In The Screwtape Letters by C.S. Lewis, Screwtape says the last thing a demon should do is use logical argumentation, since it can too easily lead to doing the right thing. Instead, he urges another demon to take advantage of the fact that “your man has been accustomed, ever since he was a boy, to having a dozen incompatible philosophies dancing about together inside his head.”

A recent example of this is the complaint that the billion-dollar per year net tax cut proposed by Governor Perry’s tax commission does too much for the rich, and too little for the poor. An analysis by the Legislative Budget Board, however, shows that low-income taxpayers only see their taxes rise due to increased tobacco taxes. Without the cigarette tax, every income group would see a tax decrease.

This analysis makes plain that low-income Texans, for whatever reason, use tobacco more heavily than others. Not so plain, but still obvious, is the fact that the expense of the tobacco settlement, in which tobacco companies agreed several years ago to dump billions of dollars into state coffers, falls squarely on the shoulders of low-income Texans.

The advocates for the poor who are now complaining about the distribution of a tax cut – due to the tobacco tax – were pleased when the tobacco settlement was reached. Of course, it was obvious that the cost of the tobacco settlement would be passed on to tobacco consumers, so the poor would be hit hardest. But yet the left loudly lauded that hidden cost.

So which is it? Are we to favor increased costs passed on to the poor, vis-à-vis the cigarette settlement forced by government? Or are we to oppose increased costs passed on to the poor, vis-à-vis the cigarette taxes? In one, the poor know who is taking their money; in the other, it is less obvious. But either way, the money flows to government coffers.

It is contradictory to praise increased costs passed on to the poor on one hand, while criticizing increased costs passed on to the poor on the other.

Of course, no matter how “progressive” or “regressive” a tax might be, those with high incomes generally pay (from dollars they would have otherwise spent or invested) the lion’s share of it. But the cost, the weight, is borne inevitably by the poor – through the snowball of lost jobs, lost income, lost opportunities. This is as true of the supposedly regressive sales tax as it is of the supposedly progressive income tax. Since taxes are based on percentages, it is mathematically inevitable that those with higher incomes will get the bulk of a tax cut, by some measure. Only a repeal of the laws of nature could make it otherwise.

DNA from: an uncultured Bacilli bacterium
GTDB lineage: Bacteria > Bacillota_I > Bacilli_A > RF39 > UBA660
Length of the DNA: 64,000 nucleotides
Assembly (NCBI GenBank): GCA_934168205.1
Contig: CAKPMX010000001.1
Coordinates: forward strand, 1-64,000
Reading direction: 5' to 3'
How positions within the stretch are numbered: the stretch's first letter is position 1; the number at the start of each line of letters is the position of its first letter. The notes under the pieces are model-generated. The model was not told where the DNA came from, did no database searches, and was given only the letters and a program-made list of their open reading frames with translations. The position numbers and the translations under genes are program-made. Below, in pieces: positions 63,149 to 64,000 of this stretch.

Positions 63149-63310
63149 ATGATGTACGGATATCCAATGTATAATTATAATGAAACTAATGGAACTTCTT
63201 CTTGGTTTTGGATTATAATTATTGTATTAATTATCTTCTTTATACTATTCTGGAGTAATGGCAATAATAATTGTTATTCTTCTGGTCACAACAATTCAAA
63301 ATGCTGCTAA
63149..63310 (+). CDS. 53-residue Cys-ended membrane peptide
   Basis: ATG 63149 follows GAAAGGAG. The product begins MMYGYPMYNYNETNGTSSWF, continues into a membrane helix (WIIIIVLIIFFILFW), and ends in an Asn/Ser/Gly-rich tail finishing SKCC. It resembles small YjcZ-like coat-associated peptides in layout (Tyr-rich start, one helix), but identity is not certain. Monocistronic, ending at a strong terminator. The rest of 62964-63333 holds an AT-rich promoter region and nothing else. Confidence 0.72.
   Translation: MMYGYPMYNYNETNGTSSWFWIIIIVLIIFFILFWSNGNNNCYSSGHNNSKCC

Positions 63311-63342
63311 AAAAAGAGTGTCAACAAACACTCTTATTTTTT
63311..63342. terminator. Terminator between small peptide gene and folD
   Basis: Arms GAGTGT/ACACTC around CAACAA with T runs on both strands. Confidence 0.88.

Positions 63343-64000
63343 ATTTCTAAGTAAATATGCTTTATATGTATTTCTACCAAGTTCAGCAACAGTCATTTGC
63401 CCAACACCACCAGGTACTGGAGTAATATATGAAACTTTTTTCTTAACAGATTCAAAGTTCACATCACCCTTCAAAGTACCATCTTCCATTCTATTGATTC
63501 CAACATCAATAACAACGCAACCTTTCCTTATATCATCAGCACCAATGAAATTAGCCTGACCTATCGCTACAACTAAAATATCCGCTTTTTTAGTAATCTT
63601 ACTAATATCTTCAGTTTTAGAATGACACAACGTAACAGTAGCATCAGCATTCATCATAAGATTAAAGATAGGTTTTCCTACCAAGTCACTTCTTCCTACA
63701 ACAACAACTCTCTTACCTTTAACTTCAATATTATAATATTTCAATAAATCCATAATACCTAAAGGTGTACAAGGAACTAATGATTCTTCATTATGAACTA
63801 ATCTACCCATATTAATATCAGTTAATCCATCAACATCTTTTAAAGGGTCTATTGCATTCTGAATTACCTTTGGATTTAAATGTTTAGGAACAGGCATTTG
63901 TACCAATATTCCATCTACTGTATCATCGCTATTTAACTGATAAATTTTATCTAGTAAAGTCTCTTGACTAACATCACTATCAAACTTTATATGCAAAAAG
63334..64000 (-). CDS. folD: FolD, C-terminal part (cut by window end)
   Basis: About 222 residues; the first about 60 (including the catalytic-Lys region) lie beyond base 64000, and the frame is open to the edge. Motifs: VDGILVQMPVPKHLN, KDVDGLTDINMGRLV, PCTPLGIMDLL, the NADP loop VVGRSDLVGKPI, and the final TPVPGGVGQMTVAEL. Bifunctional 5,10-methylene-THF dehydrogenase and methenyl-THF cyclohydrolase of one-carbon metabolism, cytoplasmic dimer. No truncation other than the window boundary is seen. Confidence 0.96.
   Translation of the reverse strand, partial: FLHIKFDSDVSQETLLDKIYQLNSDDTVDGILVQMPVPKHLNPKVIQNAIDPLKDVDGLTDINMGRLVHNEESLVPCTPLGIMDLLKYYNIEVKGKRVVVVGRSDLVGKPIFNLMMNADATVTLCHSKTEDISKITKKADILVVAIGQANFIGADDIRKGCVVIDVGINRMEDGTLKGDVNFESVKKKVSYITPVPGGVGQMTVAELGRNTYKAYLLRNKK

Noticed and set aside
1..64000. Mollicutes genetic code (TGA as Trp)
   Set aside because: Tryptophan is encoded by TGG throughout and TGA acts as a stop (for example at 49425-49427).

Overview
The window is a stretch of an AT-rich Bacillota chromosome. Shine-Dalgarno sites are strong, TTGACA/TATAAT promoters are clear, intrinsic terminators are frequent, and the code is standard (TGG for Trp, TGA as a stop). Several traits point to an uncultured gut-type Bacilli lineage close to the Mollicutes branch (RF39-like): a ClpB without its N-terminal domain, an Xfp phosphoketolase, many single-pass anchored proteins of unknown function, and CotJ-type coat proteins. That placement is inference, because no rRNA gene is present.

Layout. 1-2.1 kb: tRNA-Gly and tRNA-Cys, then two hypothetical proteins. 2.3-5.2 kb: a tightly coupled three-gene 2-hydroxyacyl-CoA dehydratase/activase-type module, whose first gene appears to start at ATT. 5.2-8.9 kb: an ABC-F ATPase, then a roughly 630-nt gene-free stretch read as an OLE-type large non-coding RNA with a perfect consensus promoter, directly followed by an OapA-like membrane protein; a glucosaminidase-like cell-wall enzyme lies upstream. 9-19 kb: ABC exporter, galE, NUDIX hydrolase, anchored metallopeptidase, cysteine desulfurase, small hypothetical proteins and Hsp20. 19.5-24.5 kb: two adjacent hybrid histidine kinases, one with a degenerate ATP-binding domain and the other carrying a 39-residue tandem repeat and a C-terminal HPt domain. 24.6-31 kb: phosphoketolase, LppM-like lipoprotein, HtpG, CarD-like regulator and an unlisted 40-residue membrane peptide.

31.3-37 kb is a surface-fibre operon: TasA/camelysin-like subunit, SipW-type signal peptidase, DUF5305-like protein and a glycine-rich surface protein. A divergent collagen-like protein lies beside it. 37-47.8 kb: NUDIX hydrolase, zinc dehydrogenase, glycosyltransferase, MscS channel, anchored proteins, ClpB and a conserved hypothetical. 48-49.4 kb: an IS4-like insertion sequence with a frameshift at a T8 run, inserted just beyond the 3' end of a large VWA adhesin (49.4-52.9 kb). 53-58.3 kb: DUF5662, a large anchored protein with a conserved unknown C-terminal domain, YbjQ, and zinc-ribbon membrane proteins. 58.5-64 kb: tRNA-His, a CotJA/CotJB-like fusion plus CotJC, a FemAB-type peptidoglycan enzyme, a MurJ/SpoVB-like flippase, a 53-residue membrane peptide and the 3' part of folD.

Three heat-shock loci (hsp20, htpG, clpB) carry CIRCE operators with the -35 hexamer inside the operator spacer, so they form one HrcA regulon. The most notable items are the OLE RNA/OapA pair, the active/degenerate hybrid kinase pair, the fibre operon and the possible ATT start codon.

So a tax cut will always be condemned by big-government advocates as favoring the rich. Never mind it is individual wealth that creates jobs and opportunities, not government largesse.

Advocates for big government count on us, but especially the poor, to have trouble with logic and simple math, but all Texans have the common sense to see through the contradictions. The truth is that tax cuts are good for the economy, and thus good for everyone. Conversely, increased taxes (whether through backroom court settlements or visible levies) should be avoided.

The policies that create the most freedom, the policies that free the market place, are the policies that raise the standard of living for us all, and should be encouraged.

For its advocates, the ideology of big government makes all arguments valid, contradictory or not – a sure recipe for mischief. On the other hand, low taxes, transparency, free markets, limited government, liberty, and personal responsibility: these are compatible, and beneficial, philosophies.

Byron Schlomach, Ph.D., is the chief economist for the Texas Public Policy Foundation, an Austin-based research institute.